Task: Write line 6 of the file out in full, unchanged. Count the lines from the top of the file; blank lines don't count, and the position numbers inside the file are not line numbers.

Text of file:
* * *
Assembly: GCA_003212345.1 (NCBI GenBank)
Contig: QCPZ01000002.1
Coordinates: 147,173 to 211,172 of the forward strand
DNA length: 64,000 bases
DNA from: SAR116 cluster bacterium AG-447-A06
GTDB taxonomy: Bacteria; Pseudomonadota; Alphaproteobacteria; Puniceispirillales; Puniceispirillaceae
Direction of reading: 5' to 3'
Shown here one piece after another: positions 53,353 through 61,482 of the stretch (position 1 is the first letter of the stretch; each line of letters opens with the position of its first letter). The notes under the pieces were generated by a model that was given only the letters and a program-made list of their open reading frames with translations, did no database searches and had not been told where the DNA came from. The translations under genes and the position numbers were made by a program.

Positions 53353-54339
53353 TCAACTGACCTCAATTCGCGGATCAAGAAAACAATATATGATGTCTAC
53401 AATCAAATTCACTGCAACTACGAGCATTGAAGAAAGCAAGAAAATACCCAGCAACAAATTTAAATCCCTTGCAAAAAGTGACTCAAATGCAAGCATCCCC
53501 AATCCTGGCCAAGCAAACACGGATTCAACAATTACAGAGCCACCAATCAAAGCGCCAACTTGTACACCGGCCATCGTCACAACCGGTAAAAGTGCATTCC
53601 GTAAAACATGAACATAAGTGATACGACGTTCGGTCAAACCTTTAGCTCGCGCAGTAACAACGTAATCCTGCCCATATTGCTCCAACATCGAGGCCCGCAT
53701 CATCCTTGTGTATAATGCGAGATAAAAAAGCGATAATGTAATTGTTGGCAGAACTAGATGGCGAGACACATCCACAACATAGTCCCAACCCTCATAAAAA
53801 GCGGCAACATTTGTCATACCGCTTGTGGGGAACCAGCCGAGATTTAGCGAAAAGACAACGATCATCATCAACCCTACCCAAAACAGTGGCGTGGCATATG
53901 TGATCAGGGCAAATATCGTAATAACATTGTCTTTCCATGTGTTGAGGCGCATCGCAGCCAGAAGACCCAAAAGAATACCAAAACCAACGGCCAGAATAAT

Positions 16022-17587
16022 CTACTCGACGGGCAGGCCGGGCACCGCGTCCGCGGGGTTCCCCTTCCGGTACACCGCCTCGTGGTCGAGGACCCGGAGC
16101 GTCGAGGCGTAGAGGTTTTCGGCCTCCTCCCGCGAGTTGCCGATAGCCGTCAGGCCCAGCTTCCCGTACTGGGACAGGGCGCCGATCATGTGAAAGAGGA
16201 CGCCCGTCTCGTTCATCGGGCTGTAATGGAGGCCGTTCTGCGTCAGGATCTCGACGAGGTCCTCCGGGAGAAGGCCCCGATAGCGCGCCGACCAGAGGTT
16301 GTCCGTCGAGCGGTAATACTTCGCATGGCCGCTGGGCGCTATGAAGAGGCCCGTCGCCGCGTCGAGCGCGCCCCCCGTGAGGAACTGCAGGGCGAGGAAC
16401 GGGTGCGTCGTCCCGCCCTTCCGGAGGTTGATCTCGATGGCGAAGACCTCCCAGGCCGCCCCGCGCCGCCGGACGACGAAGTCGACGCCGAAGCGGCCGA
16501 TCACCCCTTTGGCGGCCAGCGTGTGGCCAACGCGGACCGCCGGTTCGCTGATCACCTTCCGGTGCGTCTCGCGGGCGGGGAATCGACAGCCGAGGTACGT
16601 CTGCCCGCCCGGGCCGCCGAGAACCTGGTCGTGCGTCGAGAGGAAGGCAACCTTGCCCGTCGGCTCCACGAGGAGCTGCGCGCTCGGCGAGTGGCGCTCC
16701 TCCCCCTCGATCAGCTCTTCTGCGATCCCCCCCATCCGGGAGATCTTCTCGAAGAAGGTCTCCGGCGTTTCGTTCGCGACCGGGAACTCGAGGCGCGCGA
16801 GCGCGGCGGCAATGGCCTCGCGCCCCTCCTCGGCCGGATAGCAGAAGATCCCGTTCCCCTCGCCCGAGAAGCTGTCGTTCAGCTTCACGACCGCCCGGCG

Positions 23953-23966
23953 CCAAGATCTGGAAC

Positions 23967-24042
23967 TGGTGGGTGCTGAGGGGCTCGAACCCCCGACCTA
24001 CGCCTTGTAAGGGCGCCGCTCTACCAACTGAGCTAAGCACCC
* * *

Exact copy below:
GTDB taxonomy: Bacteria; Pseudomonadota; Alphaproteobacteria; Puniceispirillales; Puniceispirillaceae